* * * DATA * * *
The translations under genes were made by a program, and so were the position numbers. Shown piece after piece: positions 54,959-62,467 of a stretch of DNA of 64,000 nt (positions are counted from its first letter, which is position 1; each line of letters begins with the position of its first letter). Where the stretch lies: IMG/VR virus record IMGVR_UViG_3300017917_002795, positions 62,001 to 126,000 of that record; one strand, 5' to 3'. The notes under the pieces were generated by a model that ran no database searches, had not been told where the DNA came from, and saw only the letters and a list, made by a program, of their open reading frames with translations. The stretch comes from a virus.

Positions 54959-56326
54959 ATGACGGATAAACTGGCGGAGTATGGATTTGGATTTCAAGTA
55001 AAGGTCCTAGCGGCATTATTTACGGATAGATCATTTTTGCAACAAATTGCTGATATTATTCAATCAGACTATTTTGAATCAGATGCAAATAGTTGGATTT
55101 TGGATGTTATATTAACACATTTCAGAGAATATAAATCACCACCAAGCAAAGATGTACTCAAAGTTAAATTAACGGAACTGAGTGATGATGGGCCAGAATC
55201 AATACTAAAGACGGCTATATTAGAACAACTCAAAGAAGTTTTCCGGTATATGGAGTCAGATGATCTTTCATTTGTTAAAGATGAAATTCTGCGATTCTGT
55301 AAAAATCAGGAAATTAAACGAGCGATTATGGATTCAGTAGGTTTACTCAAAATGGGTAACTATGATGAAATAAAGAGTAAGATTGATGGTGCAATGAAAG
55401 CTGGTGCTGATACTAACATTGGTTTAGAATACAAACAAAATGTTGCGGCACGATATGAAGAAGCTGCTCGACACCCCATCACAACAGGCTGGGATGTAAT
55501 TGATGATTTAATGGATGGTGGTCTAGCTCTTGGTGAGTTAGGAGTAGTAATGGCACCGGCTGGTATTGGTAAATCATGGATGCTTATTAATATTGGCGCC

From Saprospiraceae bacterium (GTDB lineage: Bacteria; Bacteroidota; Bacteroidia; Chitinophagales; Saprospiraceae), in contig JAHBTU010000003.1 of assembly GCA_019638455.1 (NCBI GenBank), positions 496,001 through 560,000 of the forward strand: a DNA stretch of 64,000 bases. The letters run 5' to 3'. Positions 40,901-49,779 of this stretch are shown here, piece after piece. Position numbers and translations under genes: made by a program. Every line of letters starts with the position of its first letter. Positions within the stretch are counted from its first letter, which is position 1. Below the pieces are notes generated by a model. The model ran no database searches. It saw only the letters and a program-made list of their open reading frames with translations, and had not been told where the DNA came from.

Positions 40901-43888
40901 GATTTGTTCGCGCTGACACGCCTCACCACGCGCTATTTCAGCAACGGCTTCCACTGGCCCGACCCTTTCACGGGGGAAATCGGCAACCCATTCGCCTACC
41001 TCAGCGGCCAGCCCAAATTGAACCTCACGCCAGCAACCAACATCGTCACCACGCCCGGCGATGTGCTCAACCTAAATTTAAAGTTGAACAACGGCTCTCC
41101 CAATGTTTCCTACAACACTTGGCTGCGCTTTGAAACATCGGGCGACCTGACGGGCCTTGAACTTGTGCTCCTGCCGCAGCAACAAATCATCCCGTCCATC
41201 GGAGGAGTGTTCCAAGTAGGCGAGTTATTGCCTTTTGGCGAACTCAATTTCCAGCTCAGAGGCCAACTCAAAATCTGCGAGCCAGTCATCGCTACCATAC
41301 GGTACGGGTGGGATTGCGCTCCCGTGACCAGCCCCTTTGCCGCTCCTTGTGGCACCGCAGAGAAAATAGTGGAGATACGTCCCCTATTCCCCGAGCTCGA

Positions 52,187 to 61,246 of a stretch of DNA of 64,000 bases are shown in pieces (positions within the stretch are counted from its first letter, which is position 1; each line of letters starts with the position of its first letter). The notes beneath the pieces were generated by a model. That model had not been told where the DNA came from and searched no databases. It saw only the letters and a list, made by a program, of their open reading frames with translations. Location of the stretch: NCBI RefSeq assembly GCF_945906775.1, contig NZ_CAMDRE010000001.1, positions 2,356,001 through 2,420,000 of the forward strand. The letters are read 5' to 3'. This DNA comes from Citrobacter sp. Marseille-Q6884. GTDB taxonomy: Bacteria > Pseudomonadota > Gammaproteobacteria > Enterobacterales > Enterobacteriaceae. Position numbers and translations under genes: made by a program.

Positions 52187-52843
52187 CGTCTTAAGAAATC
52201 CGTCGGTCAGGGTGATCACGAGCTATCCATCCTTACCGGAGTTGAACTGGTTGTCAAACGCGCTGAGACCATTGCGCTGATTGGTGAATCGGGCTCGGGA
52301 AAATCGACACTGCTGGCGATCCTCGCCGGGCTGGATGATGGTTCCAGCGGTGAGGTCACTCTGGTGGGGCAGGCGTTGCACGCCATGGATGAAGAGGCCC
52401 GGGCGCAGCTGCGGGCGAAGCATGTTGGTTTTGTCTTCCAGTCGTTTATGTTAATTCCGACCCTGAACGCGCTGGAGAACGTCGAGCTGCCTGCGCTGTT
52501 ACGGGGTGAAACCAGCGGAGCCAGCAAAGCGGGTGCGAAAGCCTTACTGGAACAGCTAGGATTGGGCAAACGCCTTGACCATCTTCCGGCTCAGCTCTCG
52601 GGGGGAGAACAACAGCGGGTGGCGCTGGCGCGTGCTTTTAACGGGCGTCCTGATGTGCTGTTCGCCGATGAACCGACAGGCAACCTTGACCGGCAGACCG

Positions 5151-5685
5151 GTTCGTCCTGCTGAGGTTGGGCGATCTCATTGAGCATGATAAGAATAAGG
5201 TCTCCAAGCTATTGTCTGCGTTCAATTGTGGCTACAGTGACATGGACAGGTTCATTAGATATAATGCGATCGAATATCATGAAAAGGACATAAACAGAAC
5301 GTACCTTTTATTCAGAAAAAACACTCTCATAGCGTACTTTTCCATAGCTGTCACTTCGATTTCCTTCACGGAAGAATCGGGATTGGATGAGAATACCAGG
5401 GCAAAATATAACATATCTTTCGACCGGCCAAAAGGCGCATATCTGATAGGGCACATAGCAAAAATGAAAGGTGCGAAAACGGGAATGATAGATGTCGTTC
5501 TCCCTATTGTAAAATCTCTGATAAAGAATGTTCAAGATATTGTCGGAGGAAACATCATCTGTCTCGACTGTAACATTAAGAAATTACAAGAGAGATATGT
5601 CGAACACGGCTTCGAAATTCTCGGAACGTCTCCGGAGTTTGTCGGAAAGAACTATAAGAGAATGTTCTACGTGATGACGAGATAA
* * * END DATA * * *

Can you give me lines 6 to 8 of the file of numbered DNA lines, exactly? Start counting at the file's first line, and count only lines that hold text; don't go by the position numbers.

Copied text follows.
55201 AATACTAAAGACGGCTATATTAGAACAACTCAAAGAAGTTTTCCGGTATATGGAGTCAGATGATCTTTCATTTGTTAAAGATGAAATTCTGCGATTCTGT
55301 AAAAATCAGGAAATTAAACGAGCGATTATGGATTCAGTAGGTTTACTCAAAATGGGTAACTATGATGAAATAAAGAGTAAGATTGATGGTGCAATGAAAG
55401 CTGGTGCTGATACTAACATTGGTTTAGAATACAAACAAAATGTTGCGGCACGATATGAAGAAGCTGCTCGACACCCCATCACAACAGGCTGGGATGTAAT